Soccer agents to defend case of 'collusion'

Players' agent Jazzman Mahlakgane
Players' agent Jazzman Mahlakgane
Image: GALLO IMAGES

The ball is now in the court of the Competition Commission in the saga involving claims of collusion among local football agents.

Arthur Dhlamini, the attorney representing the agents, told Sowetan yesterday that the decision on whether there should be a trial will come early in the new year. If the matter goes for trial, it could take months to finalise, he warned.

"We filed what you call an answering affidavit last week Friday," said Dhlamini of MF Jassat Dhlamini. "It's going to take some time and we will only be at the hearing sometime next year [around June]."

He represents the bulk of the 37 members of the SA Football Intermediaries Association (Safia), the body representing the agents, among them reputable football agencies such as Prof' Sionalz Marketing and Management of Jazzman Mahlakgane, Tim Sukazi's Quality Talent Sports and ProSport International of Mike Makaab.

"We will find out around January whether we will have a pre-trial or not."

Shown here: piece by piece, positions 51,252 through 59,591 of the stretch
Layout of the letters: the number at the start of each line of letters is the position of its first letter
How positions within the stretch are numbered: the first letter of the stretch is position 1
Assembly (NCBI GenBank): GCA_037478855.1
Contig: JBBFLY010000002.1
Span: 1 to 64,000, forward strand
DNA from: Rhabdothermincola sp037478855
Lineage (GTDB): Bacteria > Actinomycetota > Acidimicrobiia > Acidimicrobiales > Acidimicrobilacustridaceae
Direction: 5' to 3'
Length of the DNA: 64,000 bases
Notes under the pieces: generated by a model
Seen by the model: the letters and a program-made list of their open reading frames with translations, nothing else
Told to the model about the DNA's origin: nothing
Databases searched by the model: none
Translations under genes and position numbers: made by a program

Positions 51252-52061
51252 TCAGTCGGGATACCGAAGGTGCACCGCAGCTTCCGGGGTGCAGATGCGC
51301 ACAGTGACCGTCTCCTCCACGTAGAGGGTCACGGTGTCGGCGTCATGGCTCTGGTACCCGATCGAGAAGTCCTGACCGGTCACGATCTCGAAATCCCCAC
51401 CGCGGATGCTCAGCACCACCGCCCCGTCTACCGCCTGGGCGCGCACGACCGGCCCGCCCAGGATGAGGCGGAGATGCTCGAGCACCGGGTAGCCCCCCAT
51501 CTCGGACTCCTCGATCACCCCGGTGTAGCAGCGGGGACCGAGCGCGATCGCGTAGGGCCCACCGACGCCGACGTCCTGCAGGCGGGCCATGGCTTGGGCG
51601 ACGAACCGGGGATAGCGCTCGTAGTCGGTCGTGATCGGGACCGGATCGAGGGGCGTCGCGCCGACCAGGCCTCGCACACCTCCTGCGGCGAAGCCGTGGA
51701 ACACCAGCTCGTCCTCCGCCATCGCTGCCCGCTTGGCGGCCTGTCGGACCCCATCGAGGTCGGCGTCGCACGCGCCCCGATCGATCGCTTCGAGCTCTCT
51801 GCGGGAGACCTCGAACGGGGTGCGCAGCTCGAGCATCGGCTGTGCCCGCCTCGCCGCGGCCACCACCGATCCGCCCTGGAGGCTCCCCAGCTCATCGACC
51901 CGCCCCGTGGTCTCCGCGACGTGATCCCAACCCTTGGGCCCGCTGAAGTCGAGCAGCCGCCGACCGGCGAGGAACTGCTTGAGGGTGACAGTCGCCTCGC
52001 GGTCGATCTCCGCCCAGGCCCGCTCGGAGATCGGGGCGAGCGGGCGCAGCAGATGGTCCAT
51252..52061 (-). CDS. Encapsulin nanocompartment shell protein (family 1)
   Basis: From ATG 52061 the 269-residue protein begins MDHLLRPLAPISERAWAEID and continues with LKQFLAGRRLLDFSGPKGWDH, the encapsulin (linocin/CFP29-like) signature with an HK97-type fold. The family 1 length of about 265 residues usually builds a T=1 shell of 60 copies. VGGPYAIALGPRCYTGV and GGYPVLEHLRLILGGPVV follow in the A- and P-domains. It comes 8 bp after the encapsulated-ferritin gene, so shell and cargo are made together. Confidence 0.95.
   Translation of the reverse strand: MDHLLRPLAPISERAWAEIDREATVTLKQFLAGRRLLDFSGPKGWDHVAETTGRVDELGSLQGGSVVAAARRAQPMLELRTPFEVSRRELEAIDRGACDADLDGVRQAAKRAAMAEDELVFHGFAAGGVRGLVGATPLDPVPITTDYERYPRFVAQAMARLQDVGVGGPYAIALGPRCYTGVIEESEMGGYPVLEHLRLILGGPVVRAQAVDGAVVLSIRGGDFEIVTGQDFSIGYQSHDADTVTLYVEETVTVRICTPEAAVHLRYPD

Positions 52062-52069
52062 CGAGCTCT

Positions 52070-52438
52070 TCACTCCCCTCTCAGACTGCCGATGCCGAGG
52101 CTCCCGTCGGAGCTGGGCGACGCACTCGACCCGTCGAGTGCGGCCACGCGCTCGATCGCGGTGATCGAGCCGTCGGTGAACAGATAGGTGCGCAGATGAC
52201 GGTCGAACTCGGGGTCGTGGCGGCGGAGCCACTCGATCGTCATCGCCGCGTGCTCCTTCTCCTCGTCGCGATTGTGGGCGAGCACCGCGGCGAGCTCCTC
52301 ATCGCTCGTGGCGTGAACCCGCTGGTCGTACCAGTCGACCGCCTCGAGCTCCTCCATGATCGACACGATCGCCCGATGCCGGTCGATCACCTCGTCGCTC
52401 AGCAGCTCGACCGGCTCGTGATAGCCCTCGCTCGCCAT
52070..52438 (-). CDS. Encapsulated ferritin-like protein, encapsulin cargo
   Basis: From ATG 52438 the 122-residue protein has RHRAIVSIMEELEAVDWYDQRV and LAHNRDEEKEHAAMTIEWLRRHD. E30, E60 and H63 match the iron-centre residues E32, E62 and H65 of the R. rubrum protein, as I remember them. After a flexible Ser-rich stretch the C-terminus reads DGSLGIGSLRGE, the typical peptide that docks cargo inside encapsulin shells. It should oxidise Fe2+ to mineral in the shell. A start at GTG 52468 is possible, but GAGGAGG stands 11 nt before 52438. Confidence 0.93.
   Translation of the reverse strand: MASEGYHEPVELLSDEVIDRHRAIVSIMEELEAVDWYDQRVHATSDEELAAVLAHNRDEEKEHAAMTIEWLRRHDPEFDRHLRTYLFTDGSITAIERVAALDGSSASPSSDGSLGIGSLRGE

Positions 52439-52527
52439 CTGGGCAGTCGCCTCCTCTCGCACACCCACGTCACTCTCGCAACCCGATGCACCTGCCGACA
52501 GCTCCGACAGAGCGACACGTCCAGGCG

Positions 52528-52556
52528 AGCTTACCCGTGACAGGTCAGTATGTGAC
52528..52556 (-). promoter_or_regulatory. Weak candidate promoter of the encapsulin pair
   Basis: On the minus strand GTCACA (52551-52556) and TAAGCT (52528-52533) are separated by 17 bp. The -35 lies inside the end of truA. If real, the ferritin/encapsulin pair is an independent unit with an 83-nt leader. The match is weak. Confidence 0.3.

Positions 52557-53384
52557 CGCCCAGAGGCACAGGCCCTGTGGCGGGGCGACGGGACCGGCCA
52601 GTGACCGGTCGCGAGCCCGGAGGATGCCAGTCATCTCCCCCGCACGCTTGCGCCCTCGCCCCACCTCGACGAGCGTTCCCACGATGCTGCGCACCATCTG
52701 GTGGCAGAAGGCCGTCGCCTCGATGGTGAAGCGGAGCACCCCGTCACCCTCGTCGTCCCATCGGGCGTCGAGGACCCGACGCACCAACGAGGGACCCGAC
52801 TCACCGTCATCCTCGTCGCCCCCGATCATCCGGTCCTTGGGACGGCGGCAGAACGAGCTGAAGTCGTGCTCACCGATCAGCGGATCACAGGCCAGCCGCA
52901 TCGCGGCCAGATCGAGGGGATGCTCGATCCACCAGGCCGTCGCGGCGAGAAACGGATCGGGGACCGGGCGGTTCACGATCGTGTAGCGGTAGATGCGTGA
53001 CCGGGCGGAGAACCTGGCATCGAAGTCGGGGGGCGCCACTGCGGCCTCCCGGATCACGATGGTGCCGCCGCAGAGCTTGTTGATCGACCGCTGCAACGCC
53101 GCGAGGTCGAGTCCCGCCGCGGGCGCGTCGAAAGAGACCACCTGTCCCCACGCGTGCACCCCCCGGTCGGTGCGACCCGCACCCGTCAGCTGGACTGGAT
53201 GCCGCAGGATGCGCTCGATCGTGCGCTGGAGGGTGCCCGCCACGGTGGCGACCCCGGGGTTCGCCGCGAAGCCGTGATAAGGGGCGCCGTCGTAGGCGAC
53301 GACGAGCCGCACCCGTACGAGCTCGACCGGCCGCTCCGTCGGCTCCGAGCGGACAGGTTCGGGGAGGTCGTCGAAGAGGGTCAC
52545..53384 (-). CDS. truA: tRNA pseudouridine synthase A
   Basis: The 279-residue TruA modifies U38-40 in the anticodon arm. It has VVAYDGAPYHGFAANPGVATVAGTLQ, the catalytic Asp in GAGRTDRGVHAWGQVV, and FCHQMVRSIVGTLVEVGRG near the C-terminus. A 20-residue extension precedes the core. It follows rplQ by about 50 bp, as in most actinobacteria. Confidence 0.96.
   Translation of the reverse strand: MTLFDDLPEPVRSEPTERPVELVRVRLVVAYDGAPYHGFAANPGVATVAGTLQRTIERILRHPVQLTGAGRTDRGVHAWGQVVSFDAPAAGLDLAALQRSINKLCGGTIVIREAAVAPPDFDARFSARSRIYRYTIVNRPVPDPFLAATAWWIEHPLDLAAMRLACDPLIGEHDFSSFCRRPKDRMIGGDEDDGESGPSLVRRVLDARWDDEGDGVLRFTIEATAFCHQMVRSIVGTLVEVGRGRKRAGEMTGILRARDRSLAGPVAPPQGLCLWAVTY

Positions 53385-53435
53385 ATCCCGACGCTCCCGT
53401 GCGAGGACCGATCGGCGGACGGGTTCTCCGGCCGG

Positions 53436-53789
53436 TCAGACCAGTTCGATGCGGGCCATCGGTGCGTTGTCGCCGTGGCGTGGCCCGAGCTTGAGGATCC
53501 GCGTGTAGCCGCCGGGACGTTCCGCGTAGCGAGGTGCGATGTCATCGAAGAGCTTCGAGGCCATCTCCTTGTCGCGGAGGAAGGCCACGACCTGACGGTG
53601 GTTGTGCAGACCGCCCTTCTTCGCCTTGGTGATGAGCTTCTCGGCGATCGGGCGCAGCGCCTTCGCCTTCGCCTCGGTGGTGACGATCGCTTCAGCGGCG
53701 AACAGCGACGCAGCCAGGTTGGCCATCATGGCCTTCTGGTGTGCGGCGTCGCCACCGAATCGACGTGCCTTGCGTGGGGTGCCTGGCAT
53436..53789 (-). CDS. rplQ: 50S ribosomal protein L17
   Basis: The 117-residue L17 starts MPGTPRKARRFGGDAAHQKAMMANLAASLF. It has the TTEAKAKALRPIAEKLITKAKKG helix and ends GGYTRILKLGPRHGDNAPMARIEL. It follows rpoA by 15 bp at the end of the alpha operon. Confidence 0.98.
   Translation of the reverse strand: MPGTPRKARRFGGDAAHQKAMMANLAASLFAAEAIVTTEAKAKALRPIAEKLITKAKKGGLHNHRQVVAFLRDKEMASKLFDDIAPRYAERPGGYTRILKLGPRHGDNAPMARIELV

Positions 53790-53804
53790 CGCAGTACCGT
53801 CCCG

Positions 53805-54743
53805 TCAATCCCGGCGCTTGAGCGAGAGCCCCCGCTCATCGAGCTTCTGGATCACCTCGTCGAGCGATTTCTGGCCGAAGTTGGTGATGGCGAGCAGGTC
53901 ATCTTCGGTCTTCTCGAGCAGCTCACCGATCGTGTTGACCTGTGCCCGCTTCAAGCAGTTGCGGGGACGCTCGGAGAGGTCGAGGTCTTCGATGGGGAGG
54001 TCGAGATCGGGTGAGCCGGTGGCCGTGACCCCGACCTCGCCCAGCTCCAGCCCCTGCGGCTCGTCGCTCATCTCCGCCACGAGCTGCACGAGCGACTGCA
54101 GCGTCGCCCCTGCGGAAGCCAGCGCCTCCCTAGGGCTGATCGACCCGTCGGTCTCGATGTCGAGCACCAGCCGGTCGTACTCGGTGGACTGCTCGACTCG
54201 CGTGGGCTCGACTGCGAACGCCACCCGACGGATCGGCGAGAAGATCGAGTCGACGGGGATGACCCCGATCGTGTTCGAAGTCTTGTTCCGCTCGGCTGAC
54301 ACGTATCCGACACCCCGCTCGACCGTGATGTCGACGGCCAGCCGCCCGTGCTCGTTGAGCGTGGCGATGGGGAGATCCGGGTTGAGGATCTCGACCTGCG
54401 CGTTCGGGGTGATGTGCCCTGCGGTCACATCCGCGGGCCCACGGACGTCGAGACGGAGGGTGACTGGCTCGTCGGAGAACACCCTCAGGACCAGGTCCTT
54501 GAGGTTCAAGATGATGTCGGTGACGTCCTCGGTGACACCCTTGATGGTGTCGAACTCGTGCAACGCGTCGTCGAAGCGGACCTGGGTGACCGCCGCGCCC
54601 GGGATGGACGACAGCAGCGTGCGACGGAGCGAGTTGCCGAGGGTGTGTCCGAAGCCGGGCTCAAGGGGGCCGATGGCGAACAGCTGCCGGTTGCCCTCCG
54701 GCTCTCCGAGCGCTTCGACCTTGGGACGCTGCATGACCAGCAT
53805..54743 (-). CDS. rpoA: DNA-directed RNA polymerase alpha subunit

The commission's head of communications, Sipho Ngwema, was unable to provide an update on the matter.

"I'm on a festive break already, so you can check in the new year," Ngwema said.

He announced in a statement two months ago that the commission had launched an investigation into the agents' alleged collusion over what they charged players and coaches for negotiating their transfer fees, contracts as well as wages.

The statement noted that Safia "agreed to charge soccer players and coaches a standard 10% commission fee when negotiating and concluding, on their behalf, new contracts, transfer contracts and renewal contracts with football clubs".

In their response at the time, the agents distanced themselves from any wrongdoing. In referring the matter to its tribunal for prosecution, the commission was seeking an order declaring that Safia and its members contravened the Competition Act.

The commission alleged that it found intermediaries to have "fixed prices and trading conditions" since establishing Safia two years ago.

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